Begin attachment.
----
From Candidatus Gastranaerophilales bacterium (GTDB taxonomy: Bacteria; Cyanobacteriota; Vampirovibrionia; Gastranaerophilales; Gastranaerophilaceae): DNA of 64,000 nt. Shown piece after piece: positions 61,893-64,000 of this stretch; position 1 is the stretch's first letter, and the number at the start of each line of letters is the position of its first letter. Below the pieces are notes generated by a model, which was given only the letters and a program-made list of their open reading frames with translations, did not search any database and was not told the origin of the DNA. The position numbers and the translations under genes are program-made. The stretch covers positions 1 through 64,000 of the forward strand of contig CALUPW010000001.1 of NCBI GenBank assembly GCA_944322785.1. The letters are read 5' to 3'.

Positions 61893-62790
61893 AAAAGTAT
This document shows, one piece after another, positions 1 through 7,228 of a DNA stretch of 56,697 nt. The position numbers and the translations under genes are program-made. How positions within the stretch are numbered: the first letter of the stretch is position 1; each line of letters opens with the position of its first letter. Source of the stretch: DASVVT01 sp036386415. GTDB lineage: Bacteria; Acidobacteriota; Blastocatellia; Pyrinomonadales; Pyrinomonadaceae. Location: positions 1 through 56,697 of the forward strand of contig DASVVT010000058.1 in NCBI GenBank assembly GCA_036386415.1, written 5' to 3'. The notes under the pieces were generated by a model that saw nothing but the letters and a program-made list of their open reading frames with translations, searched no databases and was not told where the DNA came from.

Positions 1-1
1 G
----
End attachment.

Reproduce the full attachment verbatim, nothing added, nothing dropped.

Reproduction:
From Candidatus Gastranaerophilales bacterium (GTDB taxonomy: Bacteria; Cyanobacteriota; Vampirovibrionia; Gastranaerophilales; Gastranaerophilaceae): DNA of 64,000 nt. Shown piece after piece: positions 61,893-64,000 of this stretch; position 1 is the stretch's first letter, and the number at the start of each line of letters is the position of its first letter. Below the pieces are notes generated by a model, which was given only the letters and a program-made list of their open reading frames with translations, did not search any database and was not told the origin of the DNA. The position numbers and the translations under genes are program-made. The stretch covers positions 1 through 64,000 of the forward strand of contig CALUPW010000001.1 of NCBI GenBank assembly GCA_944322785.1. The letters are read 5' to 3'.

Positions 61893-62790
61893 AAAAGTAT
This document shows, one piece after another, positions 1 through 7,228 of a DNA stretch of 56,697 nt. The position numbers and the translations under genes are program-made. How positions within the stretch are numbered: the first letter of the stretch is position 1; each line of letters opens with the position of its first letter. Source of the stretch: DASVVT01 sp036386415. GTDB lineage: Bacteria; Acidobacteriota; Blastocatellia; Pyrinomonadales; Pyrinomonadaceae. Location: positions 1 through 56,697 of the forward strand of contig DASVVT010000058.1 in NCBI GenBank assembly GCA_036386415.1, written 5' to 3'. The notes under the pieces were generated by a model that saw nothing but the letters and a program-made list of their open reading frames with translations, searched no databases and was not told where the DNA came from.

Positions 1-1
1 G